How do you find out the age of a TV? The secret is in the product code. Not only does it tell you the size and specifications of the TV, it contains information on the year of release – if you know how to read it.
Here's our brand-by-brand guide to cracking the code.
Tips for your new TV
TVs are getting smarter
One of the biggest changes we're seeing is an improvement not only to smart functionality, but also the ability to add new features through software updates.
The latest TVs are more likely to interact with other smart devices on your home network, as well as using voice assistants such as Google or Amazon Alexa. Plus, they can answer queries about the weather, turn on your air conditioner, talk to your fridge and order more milk, and turn off the lights when you go to bed. But make sure you actually want and need these features before you splash the cash.
Keep track of your streaming subscriptions. Signing up for free trials with Stan, Disney+, Amazon Prime, Apple TV and Binge may sound great, but if you don't cancel them, you could easily end up spending close to $100 a month once the free trial period is over.
TV resolutions compared. 8K isn't really in the consumer space right now, but a couple of very expensive TVs with support for 8K are now available.
4K, UHD and SUHD are all terms to describe the next top option in TV resolution: 3440 x 2160 pixels. By contrast, a Full HD TV has a resolution of 1920 x 1080 pixels.
What do all these numbers and letters mean?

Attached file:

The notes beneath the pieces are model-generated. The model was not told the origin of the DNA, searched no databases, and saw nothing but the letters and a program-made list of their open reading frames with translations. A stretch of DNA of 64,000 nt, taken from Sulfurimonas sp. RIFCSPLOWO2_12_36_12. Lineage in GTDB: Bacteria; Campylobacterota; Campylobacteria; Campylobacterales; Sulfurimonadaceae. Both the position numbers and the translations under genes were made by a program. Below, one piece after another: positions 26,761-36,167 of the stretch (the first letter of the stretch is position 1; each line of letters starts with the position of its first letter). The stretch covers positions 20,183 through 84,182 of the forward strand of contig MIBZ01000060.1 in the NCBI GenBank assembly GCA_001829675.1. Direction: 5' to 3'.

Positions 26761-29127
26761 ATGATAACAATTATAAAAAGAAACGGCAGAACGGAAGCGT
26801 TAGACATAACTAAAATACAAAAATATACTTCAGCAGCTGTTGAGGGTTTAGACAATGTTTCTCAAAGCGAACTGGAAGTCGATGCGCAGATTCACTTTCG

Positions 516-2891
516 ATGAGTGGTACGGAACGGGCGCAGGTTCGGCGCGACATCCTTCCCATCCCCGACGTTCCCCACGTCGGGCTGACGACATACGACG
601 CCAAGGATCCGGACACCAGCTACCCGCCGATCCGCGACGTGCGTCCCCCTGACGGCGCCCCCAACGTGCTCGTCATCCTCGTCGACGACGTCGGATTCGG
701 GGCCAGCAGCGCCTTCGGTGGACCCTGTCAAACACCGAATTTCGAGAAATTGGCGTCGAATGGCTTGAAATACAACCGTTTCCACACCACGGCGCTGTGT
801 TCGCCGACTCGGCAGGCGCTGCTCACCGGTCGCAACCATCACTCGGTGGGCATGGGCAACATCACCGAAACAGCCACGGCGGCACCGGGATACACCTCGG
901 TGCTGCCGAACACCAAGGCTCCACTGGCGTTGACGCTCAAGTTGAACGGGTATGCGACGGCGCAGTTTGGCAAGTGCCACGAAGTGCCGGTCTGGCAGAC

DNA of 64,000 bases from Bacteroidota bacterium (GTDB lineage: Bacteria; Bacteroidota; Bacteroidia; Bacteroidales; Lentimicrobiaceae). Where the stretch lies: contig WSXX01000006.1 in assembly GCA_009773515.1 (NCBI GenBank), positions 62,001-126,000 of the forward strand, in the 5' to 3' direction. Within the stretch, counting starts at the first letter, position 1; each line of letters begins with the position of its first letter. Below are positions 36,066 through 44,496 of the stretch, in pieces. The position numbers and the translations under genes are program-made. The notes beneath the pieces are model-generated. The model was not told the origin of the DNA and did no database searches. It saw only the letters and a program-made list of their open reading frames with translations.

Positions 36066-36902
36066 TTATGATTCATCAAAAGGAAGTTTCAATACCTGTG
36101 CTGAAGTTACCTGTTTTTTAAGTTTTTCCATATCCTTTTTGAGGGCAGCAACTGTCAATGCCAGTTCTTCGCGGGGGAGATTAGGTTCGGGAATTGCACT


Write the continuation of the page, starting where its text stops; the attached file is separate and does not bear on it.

- SD is the format you're watching when catching old reruns of Friends on TV and DVD movies.
- Full HD is High Definition broadcast TV (TV shows made in the last few years) and Blu-ray movies on disc.
- 4K/UHD (Ultra High Definition) / SUHD (Super UHD) is the format used for the latest blockbuster movies streamed on Netflix or a 4K Blu-ray disc, which look great on a 65-inch display TV and won't be noticed on a 32-inch display TV.
- The arrival of 8K TV is no reason for you to throw out your 4K TV just yet. While it's true that an 8K TV can offer upscaling of 4K content, this feature isn't a big enough reason to move over to the new resolution until more movie and streaming content arrives to take advantage of the higher 7680 × 4320 resolution.
Is your lounge room big enough for your big TV?
It's not just a question of will it fit – you should also consider the optimum viewing distance, as sitting too close to a big screen can be quite uncomfortable.
- A 127cm (50-inch) TV showing HD video should deliver its best viewing experience when you're sitting around two metres from the screen. If you sit closer, you may see the individual pixels (depending on the quality of your eyesight).
- If your room size forces you to sit closer, or if you really want a larger TV, then a 4K TV may be a good option to avoid that pixilation. Although you'll need to be watching 4K video for the best quality picture (and for now, most content is still in HD or even SD).
What is HDR?
High dynamic range (HDR) is all about increasing the range of brightness in images to boost contrast between the whitest and the blackest elements. This technology essentially expands the TV's colour palette by displaying high levels of contrast between bright and dark colours.
Almost all 4K TVs support HDR, and you'll find plenty of HDR-compatible movies and TV shows on disc and via streaming services.
When you buy your TV, ask the salesperson if HDR is on by default or whether you'll need to activate it. Some brands require you to turn it on for each HDMI port. Once activated, it should automatically switch on and off when you switch between HDR and non-HDR video and games.